Remember to sign and date the notice, and keep a copy for yourself. You can deliver it by registered letter or in person. This is called "serving notice".

If you have trouble preparing your notice, refer to a copy of the Fencing Act. A sample notice is included in the schedules to the Act, as are some useful descriptions of various different types of fences.

Ask at your local public library or, if you have access to the Internet, you'll find the Act online at www.legislation.govt.nz.

What if my neighbour doesn't want a new fence at all?
They should serve you with a cross-notice. They can object to part or all of your proposal if they believe the existing fence is adequate, or think your proposal is excessive. They can also object to being asked to pay if they don't own the property.

This cross-notice must be served on you in person or sent by registered mail.

What should a cross-notice say?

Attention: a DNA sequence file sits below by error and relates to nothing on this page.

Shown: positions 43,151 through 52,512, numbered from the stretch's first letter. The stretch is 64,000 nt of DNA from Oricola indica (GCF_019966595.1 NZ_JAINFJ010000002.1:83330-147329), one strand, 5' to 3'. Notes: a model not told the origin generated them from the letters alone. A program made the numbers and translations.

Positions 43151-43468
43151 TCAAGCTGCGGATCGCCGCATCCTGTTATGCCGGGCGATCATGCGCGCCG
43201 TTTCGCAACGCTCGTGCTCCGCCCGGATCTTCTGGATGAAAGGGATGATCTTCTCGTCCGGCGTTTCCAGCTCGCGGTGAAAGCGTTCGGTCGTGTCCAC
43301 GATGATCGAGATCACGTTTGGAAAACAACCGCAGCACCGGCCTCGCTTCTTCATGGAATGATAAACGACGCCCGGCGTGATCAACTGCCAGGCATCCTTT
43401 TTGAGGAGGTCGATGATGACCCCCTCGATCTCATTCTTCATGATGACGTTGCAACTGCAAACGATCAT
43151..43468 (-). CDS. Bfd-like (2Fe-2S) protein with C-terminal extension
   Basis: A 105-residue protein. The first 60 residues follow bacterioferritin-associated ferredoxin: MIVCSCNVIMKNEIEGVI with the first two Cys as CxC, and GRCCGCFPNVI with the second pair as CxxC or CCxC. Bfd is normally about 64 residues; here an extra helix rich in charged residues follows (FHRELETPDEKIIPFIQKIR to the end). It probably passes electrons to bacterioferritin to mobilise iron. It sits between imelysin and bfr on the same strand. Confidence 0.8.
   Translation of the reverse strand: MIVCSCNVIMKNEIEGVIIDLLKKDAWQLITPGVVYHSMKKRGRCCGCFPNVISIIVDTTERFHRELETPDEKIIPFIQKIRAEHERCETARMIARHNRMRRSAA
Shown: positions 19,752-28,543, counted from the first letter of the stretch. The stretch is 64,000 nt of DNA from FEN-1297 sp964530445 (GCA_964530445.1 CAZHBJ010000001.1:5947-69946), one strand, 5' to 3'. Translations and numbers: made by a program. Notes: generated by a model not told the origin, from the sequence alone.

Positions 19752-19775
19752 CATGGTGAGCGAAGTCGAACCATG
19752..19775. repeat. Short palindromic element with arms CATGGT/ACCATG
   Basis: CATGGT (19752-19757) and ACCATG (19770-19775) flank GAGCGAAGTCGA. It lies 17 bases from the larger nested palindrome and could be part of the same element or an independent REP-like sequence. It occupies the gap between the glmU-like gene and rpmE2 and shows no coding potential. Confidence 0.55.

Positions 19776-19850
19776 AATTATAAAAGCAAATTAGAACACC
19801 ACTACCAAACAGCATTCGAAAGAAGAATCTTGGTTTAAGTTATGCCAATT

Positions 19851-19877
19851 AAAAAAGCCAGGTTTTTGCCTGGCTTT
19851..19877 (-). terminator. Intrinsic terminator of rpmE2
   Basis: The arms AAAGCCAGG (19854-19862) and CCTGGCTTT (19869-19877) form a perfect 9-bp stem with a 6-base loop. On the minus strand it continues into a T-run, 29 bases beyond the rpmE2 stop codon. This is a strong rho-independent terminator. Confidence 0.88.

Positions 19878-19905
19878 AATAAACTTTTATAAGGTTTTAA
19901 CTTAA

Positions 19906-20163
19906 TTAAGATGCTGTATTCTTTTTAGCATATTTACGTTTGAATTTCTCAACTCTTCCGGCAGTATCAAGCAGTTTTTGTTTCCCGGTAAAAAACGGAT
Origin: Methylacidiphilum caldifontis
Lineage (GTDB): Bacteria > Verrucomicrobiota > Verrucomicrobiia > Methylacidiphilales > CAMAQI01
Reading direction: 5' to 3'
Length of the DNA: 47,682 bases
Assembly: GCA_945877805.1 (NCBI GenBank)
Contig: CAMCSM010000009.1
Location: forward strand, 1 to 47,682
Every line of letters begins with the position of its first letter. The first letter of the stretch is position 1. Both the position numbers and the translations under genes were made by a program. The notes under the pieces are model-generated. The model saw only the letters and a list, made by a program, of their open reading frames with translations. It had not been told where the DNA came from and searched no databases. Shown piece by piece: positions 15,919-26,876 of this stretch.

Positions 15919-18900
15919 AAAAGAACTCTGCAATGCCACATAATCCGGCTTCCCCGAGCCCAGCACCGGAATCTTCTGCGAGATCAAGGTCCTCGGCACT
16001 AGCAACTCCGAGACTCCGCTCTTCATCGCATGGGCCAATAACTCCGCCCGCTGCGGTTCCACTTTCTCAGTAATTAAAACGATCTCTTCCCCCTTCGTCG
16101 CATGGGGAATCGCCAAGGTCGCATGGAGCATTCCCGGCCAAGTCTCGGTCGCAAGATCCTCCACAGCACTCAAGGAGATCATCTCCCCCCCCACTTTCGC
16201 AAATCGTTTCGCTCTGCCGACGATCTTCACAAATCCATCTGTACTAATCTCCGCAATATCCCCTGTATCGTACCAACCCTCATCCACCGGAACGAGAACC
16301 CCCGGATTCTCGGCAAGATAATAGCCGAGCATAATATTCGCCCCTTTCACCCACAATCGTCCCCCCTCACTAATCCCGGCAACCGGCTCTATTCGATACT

The cross-notice must reach you within 21 days. It should detail your neighbour's objection and any counter proposals. It should also state that it is served under the Fencing Act.

A sample cross-notice is included in the schedules to the Act.

What happens next?
If you can't agree between you, your options to resolve the dispute include mediation, arbitration, a Disputes Tribunal or a District Court.

If you don't fancy any of these, you could just build the fence back from the boundary on your own property. But you'll have to pay for this yourself, and even then, your neighbour may still insist on a boundary fence at some point in the future.

I'd like to build a smart iron fence, but my neighbour says it will be too expensive and wants a simple wooden one. Who gets to choose?
If you can't agree, you'll have to get the issue resolved as above. But your neighbour doesn't have to pay any more than half the cost of an "adequate" fence.